Maryland Republicans are questioning a recent Democratic poll that showed Baltimore County state Sen. Katherine A. Klausmeier (D) with a substantial lead over her Republican challenger, Del. Christian J. Miele.
The Maryland Republican Party sponsored a poll roughly a week after the Democratic survey and came away with starkly different conclusions.
In a memo summarizing the poll and analyzing the Democrats’ survey, Republicans concede that Klausmeier held a significant edge over Miele in the initial head-to-head matchup. But they presented data and saw trends that suggest that the 8th District, which includes Perry Hall, Parklawn, White Marsh and surrounding communities, “presents great opportunity for Delegate Christian Miele while showing numerous warning signs for the longtime incumbent.”
The Republican poll of 412 likely voters was conducted Jan. 29-31 by Communications Concepts for Red Maverick Media, a GOP consulting firm based in Harrisburg, Pa. It had a 5-point margin of error.
Maryland Matters obtained the GOP memo analyzing the two polls but did not see the Republican survey.
The Republican poll initially showed a 15-point lead for Klausmeier, according to the GOP memo, similar to her 16-point lead in the Democratic poll. But even with a significant Democratic edge in voter registration, “SD8 is a solid Republican leaning district. This is demonstrated in our poll by the 11% advantage for a Republican candidate in the generic ballot question for State Senate. Also, Governor Hogan has an incredible 10 to 1 favorable to unfavorable ratio while President Trump is thought of more favorably than unfavorably.”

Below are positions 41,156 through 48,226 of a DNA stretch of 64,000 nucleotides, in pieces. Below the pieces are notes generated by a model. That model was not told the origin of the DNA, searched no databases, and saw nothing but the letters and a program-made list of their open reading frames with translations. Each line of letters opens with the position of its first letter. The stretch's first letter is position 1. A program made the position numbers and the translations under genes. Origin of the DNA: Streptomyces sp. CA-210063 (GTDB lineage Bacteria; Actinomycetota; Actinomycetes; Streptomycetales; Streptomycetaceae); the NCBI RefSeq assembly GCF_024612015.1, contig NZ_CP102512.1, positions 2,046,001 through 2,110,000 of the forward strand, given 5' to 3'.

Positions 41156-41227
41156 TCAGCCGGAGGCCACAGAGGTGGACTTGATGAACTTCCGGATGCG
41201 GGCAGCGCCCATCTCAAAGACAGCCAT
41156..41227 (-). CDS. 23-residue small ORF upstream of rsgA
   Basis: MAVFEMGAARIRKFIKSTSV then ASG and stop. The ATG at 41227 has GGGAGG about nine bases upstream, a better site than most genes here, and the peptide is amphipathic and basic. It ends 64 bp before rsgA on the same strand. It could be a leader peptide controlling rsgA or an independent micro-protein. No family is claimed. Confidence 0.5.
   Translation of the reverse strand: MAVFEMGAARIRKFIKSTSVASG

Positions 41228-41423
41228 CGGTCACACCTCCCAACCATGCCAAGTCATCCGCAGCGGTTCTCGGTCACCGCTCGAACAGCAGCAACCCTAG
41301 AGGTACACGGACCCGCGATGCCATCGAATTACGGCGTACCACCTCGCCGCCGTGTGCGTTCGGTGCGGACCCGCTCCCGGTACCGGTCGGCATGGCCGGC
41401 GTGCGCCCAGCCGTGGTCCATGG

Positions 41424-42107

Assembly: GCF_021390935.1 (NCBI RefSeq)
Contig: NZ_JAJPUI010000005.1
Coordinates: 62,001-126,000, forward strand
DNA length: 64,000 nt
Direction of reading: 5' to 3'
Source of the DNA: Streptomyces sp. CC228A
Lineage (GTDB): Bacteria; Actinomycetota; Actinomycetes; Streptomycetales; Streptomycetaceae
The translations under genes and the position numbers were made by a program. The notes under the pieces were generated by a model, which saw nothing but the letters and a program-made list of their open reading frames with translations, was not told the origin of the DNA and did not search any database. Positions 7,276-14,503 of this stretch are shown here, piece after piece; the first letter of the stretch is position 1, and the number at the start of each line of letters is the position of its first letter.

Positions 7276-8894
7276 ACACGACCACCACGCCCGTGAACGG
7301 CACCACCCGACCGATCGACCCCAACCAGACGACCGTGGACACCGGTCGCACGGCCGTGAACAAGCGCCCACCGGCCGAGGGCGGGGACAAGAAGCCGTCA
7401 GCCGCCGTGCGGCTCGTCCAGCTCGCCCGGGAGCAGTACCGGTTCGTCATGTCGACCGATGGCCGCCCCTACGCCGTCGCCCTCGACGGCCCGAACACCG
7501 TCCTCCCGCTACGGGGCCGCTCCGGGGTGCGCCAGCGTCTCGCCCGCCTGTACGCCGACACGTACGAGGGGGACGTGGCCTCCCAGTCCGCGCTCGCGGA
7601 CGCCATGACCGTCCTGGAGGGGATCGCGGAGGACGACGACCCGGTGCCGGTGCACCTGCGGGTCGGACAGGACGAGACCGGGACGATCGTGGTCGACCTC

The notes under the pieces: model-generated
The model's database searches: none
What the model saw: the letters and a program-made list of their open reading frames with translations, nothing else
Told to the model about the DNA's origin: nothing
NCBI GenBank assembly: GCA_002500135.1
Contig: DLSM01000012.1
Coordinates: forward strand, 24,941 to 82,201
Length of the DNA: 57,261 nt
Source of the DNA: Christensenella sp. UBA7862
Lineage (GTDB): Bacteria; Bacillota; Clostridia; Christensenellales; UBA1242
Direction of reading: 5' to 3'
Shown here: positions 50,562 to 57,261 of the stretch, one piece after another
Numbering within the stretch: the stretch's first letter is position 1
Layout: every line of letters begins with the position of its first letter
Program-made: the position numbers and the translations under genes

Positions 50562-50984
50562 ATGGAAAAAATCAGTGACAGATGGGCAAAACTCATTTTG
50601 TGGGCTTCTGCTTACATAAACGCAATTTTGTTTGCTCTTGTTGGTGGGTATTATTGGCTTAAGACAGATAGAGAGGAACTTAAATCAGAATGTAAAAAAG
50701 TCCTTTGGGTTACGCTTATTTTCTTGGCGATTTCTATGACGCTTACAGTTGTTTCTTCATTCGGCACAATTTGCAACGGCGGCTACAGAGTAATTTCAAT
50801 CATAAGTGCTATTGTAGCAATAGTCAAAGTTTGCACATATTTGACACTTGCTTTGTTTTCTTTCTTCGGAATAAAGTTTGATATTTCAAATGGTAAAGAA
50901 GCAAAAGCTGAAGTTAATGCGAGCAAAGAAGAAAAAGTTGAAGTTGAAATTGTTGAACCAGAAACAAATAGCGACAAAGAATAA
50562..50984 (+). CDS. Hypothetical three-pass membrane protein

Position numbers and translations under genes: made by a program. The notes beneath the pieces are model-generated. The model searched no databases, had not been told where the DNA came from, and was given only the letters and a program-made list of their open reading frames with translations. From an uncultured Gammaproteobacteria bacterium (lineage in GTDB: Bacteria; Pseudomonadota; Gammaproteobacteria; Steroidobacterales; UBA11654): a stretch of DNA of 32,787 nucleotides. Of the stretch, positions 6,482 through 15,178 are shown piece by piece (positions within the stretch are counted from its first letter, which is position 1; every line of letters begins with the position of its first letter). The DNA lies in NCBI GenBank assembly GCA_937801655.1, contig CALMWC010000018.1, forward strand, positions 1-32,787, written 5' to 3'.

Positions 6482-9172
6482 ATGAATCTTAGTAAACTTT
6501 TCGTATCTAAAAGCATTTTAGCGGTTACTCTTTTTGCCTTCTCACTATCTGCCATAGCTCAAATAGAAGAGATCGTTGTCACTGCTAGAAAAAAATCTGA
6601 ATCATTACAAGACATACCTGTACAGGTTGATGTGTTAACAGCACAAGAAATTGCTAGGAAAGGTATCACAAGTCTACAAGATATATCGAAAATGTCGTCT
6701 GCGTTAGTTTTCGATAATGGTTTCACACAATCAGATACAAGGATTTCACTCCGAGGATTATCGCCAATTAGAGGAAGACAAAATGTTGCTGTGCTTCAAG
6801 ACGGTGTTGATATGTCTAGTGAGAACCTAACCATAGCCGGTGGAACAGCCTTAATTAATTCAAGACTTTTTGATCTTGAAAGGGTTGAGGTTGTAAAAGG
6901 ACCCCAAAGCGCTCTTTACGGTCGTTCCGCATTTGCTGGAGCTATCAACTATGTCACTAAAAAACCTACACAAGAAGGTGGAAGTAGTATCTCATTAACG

The Republicans were especially heartened by the fact that Klausmeier only had a 41 percent favorable rating in the Democratic poll – compared to 19 percent who viewed her unfavorably.
“Anytime a well-known incumbent is under 40% favorability, they are very vulnerable,” the Republican memo reads. “She is barely above water. In addition, in our poll, only 28% of voters definitely want to re-elect Klausmeier while only 33% of voters would definitely vote for her. These numbers are incredibly low for a 24-year incumbent.”
The Republicans also see much greater room for growth for the challenger than the incumbent.
“Klausmeier, also has a lot to be concerned about when you review the internals of the ballot test in her own poll,” the GOP memo reads. “She will not keep 25% of Republican voters once they learn more about her liberal record, and what Delegate Miele has been able to accomplish in just his first term in office. Likewise, despite having only half the name ID as Sen. Klausmeier, Delegate Miele is only down 5% among nonaffiliated voters. His numbers will only increase with more knowledge of both candidates.”
The Republicans also expressed doubt that Klausmeier would be able to hold 90 percent of the Democratic vote in the general election, as the Democratic poll indicated. And they said that after an “informed ballot” question, where the backgrounds and records of both candidates were described, Miele was preferred by more than 50 percent of the district voters. Survey respondents told the Republican pollster that they preferred a candidate with Miele’s background to one with Klausmeier’s by a more than 2-1 margin.
“The bottom line is that Delegate Christian Miele is in a very strong position going into the election for Senate District 8, and information in her own poll should give Senator Klausmeier many reasons for pause,” the memo reads.